Carrie (2013) (Movie Review)
Much of Stephen King's literary work that has been adapted to film has featured children facing off against bullies. "Carrie", one of his most well known and lauded narratives for its original novel and film adaptation, is the most reliant on the subject matter of bullying. In modern America where bullying has become a subject of national outcry and countless awareness campaigns, you could say it's a perfect time for a remake of "Carrie" if there was to be one. Unfortunately with good intentions, a strong cast, and plenty of real world material to draw from, 2013's "Carrie" remake simply fails in every respect due to heavy handed directing and over reliance on the previous iterations' best bits.
This retelling sticks much to the original story's premise: Carrie (Chloë Grace Moretz) is a shy teen abused and under informed on life by her abusive mother Margaret (Julianne Moore). She has her first period without any knowledge of the situation and is ridiculed by her classmates. Her classmates are punished by their gym teacher while the lead bully Chris (Portia Doubleday) is banned from prom after posting video of the event online. Another one of her oppressors Sue (Gabriella Wilde) feels remorse and convinces her boyfriend Tommy (Ansel Elgort) to escort Carrie to the prom in her stead. All the while Carrie is slowly learning about the mysterious power she possesses, telekinesis. Things go great until a bucket of pig's blood is dumped on Carrie and Tommy after their coronation as prom king and queen. Carrie begins her rampage, wreaking havoc on those who have ridiculed her all along.
It must be reiterated how much this film had to work with: An up and coming actress in Chloë Grace Moretz that has a great track record in genre films, the height of bully awareness and case studies in American pop culture, modern effects work enabling heightened usage of Carrie's telekinetic powers, present day derided religious fundamentalist groups to draw inspiration from, and modern social media technology that could focus on cyber bullying and its startling affects in reality. Literally none of this is used to its fullest extent, especially the most accessible item Moretz herself. Moretz is forced to constantly look confused and bewildered regarding her powers throughout the movie as opposed to any wonder or awe. She makes due with the minuscule amount her character is allowed to legitimately progress, as leaps are taken to get Carrie where the story wants her to go. And her mother lacks any and all modern self awareness, it's a caricature that Moore plays so comically it incited laughter throughout my theater consistently. The rest of the cast isn't good enough to mention, or so heinously bad you want to forget. Portia Doubleday's version of Chris Hargensen is an oversexed, mustache twirling Bond villain that is so over the top that you don't even root for her demise. Her performance is so painful, forced, and contrived that it wreaks of desperation from the director and performer. Simply put there was nothing there, they had nothing to work with, so they put a Hannibal Lecter mask on the character and said run wild. There isn't a real human to be found in the cast outside possibly Ansel Elgort's Tommy Ross, who is rather charming as the school jock.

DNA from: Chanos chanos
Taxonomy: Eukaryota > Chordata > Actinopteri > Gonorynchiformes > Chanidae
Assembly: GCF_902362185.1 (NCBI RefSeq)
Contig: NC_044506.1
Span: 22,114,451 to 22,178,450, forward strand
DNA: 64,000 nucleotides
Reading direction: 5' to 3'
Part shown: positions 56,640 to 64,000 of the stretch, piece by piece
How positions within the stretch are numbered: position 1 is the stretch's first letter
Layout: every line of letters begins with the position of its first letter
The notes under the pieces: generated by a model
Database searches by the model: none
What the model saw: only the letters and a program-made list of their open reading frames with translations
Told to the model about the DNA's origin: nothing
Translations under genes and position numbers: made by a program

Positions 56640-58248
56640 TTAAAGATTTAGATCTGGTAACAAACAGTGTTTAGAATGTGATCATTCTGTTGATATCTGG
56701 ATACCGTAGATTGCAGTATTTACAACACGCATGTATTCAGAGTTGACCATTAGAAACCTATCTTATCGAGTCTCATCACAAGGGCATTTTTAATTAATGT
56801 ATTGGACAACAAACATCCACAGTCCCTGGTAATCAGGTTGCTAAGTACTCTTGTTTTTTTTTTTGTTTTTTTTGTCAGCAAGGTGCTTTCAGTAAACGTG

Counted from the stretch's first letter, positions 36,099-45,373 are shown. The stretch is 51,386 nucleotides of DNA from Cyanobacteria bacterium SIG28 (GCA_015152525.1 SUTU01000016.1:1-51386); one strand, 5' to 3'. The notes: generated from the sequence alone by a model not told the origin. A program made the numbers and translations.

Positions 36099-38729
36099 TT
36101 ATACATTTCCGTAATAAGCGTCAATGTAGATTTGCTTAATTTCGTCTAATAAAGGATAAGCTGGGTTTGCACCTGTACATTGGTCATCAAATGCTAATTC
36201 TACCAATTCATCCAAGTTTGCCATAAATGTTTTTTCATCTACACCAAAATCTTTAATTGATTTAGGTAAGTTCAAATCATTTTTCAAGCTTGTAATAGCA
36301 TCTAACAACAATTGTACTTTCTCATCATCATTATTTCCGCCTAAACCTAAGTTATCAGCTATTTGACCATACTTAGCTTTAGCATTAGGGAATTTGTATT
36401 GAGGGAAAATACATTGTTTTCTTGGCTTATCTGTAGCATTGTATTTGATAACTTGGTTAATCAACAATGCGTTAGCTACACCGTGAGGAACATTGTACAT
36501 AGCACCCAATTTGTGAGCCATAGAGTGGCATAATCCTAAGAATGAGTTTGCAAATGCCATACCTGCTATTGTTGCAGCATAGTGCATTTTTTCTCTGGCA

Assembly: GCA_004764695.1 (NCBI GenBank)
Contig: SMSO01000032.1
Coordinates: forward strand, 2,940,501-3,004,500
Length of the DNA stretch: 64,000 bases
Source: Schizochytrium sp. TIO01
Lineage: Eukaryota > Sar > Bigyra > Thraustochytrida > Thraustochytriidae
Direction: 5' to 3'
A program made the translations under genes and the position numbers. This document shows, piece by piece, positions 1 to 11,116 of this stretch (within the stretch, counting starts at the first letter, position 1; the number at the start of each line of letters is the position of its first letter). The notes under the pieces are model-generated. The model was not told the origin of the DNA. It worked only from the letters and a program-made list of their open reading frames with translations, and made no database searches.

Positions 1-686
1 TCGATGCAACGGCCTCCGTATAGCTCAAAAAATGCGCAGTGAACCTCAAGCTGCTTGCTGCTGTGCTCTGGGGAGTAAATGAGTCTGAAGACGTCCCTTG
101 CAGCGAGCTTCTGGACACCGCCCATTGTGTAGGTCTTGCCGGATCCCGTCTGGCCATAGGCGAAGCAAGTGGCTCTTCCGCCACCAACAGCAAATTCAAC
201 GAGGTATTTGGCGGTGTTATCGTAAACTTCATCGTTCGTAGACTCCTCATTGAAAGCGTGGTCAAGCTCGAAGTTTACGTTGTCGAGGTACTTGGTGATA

As for Carrie's powers and the inevitable climax? Utter disappointment. There is nothing creative, nothing memorable and nothing that hasn't been done before throughout Carrie's imitation of Phoenix. Things catch fire, tables overturned, large objects thrown. It's sad to be perfectly honest. The only sequence you absolutely have to crush in the remake of "Carrie" is this finale. It needs to feel fresh, authentic, and of its own voice. Instead we see much of the same, and what's different has such bad CGI animation it pulls you directly out of the film and instigates a cavalcade of laughter again.
The bullying elements are touched on in the exact same fashion as the original, and offer nothing new to keep fans engaged. Outside the posting of a video taken with a cell phone camera there is no modernism within the film regarding style or technology. Carrie spends one minute looking at a YouTube video on telekinesis and retreats to books she can take home due to her mother's nature as a Luddite. Again it's a severely missed opportunity, but it's mostly caused due to the mother still being trapped in 1976 as a character. Script revisions and character adjustments could have easily solved this hindrance to anything honest this film might have been able to say.
The final product of Carrie (2013) is disappointing to put it plainly. Again it comes at a time in our culture where a fun piece of genre fiction could have transcended its pulp nature and evolve into an adolescent breakthrough. It's clear that the people involved in this remake never had that in mind and plainly wanted to stick to the basics set by its far superior predecessor.